Eight games are complete and the New Orleans Pelicans are 1-7, three games back of the final playoff spots in the Western Conference. There are plenty of reasons for a slow start. The most difficult schedule in the league and an unprecedented tsunami of injuries are easily identified culprits. This season the Pelicans will play just five games against teams who won 60+ games last year, comprising a paltry 6% of the total schedule. Right now those games account for 50% of the Pelicans' record.
Despite that slow start there are a number of positives to build upon for the Pelicans, especially on offense. Alvin Gentry's system of space and pace has been implemented with some difficulty thus far. Much of the problems surrounding the offense appear to be personnel, and therefore injury, based. Opponents are not inclined to respect the shooting threat of Ish Smith handling the ball, creating easy double team options and cramping space on the court. While Tyreke Evans is no knockdown shooter himself NBA teams are much less likely to let him get a head of steam by hanging back so conservatively.
All those weaknesses should mean the Pelicans would struggle to create high quality shots. So far that has not come to pass. New Orleans leads the NBA in catch and shoot three point attempts per game, at 20.8. 77.2% of Pelican catch and shoot attempts are from behind the arc this season, a substantial increase from 62.8% last season. Good Pelican threats are the ones shooting these shots as well. Eric Gordon (49), Ryan Anderson (38), and Luke Babbitt (22) account for 65.7% of those attempts.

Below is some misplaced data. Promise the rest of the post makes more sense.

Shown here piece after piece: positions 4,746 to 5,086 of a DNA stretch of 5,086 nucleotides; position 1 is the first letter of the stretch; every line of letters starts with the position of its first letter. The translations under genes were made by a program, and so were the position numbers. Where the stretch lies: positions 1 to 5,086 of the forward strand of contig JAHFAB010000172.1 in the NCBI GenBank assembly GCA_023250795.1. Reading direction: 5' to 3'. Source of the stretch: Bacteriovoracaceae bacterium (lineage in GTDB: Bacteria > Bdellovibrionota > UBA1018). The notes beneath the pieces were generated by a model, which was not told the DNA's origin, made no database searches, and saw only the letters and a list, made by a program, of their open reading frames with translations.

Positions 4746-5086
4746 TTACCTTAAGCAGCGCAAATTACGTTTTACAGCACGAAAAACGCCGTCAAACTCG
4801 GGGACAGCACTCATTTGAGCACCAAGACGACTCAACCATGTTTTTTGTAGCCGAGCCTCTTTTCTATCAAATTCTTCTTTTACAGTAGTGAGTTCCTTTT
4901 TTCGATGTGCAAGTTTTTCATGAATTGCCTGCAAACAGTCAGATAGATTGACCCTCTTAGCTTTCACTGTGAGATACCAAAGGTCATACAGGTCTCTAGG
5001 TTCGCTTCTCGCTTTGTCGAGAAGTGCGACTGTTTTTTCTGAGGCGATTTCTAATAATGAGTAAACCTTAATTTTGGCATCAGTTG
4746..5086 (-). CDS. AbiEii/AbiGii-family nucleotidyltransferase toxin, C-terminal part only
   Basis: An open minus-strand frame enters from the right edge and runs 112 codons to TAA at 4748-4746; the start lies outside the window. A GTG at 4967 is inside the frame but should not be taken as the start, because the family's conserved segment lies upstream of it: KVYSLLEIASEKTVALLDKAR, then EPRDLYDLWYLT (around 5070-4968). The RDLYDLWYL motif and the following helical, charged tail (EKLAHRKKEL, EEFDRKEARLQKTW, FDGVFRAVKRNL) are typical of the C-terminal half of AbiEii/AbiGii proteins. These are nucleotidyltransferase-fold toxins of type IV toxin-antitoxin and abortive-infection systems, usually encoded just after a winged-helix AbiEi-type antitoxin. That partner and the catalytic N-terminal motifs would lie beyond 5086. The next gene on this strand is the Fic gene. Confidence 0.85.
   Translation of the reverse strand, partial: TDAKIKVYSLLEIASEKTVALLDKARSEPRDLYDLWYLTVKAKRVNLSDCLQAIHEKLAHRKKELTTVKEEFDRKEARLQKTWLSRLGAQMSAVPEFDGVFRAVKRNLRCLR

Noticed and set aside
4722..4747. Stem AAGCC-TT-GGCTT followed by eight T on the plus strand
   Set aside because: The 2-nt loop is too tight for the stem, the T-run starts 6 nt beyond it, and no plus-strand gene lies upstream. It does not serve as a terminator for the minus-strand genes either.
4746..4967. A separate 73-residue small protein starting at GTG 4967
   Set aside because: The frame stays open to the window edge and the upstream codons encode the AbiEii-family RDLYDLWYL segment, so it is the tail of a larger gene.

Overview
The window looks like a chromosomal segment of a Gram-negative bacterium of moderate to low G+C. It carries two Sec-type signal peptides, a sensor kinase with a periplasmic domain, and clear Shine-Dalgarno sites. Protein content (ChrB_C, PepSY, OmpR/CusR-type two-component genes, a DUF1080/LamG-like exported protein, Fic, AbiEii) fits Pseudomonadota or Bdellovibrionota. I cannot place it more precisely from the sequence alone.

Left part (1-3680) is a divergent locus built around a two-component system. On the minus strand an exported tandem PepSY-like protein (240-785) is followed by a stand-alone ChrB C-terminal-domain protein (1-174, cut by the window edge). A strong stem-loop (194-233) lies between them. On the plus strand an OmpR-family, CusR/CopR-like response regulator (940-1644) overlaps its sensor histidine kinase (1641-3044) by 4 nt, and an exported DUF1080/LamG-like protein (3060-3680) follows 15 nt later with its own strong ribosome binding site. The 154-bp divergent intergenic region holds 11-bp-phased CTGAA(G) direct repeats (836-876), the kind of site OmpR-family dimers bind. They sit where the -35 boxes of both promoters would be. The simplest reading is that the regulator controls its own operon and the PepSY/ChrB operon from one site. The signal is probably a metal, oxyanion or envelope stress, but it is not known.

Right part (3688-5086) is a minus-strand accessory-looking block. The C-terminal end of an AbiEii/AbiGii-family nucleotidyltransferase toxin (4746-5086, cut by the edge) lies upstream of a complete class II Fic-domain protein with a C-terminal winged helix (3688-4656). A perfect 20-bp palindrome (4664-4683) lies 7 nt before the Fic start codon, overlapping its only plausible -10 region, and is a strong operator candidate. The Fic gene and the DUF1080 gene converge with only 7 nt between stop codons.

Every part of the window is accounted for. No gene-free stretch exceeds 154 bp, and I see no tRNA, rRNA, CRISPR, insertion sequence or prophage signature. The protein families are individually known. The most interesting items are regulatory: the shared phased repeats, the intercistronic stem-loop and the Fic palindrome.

Some have wondered if Gordon's torrid shooting last season was a mirage. After all, he is shooting a paltry 32.7% on catch and shoot threes this season. Last season he shot an impressive 48.4% on 252 attempts. The year before he was only slightly worse, knocking down 45.2% on 177 attempts. Remember that this time last year Gordon was struggling too, making just 3 of 21 attempts before a torn labrum put him on the shelf for 20 games.
It is not enough to demonstrate that the Pelicans are taking more catch and shoot attempts behind the arc, which are more easily made than pull ups off the dribble. The final component is the openness of these shots. Of 199 three point attempts 89.4% are considered open, with a defender at least four feet away. 101 of those shots, over half, are wide open and launched with a defender at least six feet away. That's acres of space in the league. Last year just 44.7% of Pelican three point attempts were considered wide open.
To review the Pelicans are taking more catch and shoot threes, the right people are taking those shots, and the defense is much further away on such attempts. That's good offense, any way you slice it. Time is on Alvin Gentry's side. The ball will start finding the bottom of the net soon enough.